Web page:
Das vs Dass in German: Differences & How to Use in Sentences
Das and dass are two little German words which can cause a lot of confusion among German learners. Although they look similar and sound the same, they are used in completely different grammatical ways.
While das is used as a definite article and relative pronoun for neuter nouns, dass is a subordinating conjunction used to join sentences together.
After reading this post you’ll know:
- The grammatical differences between das and dass
- Which one to use depending on what sentence you want to create
- The 2 words in use with example sentences
Das in German: Definite Article & Relative Pronoun
In German grammar, das has 3 uses. Firstly, it’s a definite article for neuter nouns, so is basically the German word for ‘the’. Learning the noun genders and articles is another challenge of the German language, but if you encounter a neuter noun, the definite article will be das (shown in green).
|das Buch||the book|
|das Mädchen||the girl|
|das Wohnzimmer||the living room|
Pretty straightforward right?
The second use of das in German is that of a relative pronoun for neuter nouns using the nominative and accusative cases. Relative pronouns are used to refer back to a noun that has previously been mentioned. Think of how we use ‘who’, ‘which’ or ‘that’ in English.
Let’s take a look at an example:
|Das Buch, das ich gefunden habe, ist interessant.||The book that I found, is interesting.|
|Das Mädchen, das gegenüber wohnt, ist nett.||The girl who lives over the road is nice.|
In these examples the relative pronoun das is shown in red. We also have the definite article das shown in green.
A third way we can use das in German is as a really straightforward ‘that’. Das can be used as a demonstrative pronoun to highlight something that doesn’t have a physical existence like a thought, idea or suggestion:
|Ich kann nicht schwimmen, wusstest du das?||I can’t swim, did you know that?|
|Gefällt dir mein Kleid nicht? Wie kannst du das sagen?||You don’t like my dress? How can you say that?|
Dass in German: Subordinating Conjunction
And now we come to the similar looking and identical sounding dass. Since we’re doing a das vs dass comparision, our dass with a double ‘s’ is a completely different animal.
Dass in German is a subordinating conjunction which translates as ‘that’. It’s used to link two parts of a sentence together in order to give more information about the main part of the sentence. Let’s take a look at it in action:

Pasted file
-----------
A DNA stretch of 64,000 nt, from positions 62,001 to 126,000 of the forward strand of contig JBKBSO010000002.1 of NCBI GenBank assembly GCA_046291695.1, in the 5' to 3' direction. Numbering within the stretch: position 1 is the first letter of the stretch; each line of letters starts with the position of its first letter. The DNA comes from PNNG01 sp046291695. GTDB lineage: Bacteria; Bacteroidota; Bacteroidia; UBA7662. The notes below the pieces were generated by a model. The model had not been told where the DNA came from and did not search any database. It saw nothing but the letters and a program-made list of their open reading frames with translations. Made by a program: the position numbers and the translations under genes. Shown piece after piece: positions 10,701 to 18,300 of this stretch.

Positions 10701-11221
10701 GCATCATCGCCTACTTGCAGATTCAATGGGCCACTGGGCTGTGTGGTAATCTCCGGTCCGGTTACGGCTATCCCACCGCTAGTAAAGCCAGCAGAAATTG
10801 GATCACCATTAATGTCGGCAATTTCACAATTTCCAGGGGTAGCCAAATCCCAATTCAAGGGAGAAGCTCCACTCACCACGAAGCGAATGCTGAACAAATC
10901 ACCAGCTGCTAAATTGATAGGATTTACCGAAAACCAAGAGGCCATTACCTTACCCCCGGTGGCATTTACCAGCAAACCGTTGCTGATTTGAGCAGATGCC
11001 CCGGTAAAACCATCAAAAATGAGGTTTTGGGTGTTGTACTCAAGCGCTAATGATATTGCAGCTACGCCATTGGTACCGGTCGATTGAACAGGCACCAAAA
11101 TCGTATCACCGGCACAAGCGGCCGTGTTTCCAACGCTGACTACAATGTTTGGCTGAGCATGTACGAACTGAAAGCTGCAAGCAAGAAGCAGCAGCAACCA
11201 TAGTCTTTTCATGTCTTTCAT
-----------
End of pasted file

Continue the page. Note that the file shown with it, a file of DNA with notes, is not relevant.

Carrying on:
|Ich freue mich, dass es dir gut geht.||I’m pleased that you’re ok.|
|Ich finde es toll, dass du Deutsch verstehst.||I think it’s great that you understand German.|
|Das einzige Problem ist, dass ich nicht schwimmen kann.||The only problem is that I can’t swim.|
In order to use German correctly, it’s important to note that using the conjunction dass introduces a subordinate clause which changes the standard German word order around a bit. You can read about how subordinate clauses affect word order but just for the purposes of this article, the subordinate conjunction dass always makes the conjugated verb go to the end of the sentence.
Note: Before the German Spelling Reform in 1996, dass was spelled with the eszett (ß): daß. You may spot this spelling in some older books or texts, so it’s worth bearing this in mind.
Das vs Dass: Summary
Let’s have a quick review of what we’ve learned in this post:
- Das is used as a definite article for neuter nouns: das Auto etc.
- Das can be used as a relative pronoun to refer back to neuter nouns: Das Auto, das ich gekauft habe (the car that I bought)
- Das can be used to point to ideas & thoughts: Ich wusste das nicht (I didn’t know that)
- Dass is subordinating conjunction which translates as ‘that’. It gives more information about a main sentence: Wusstest du, dass ich ein neues Auto gekauft habe? (did you know that I bought a new car?)
To finish, it’s entirely possible to use both das and dass together in a sentence, and this happens quite a lot:
|Wusstest du, dass das Auto, das ich gekauft habe, eine Panne hat?||Did you know that the car (that) I bought broke down?|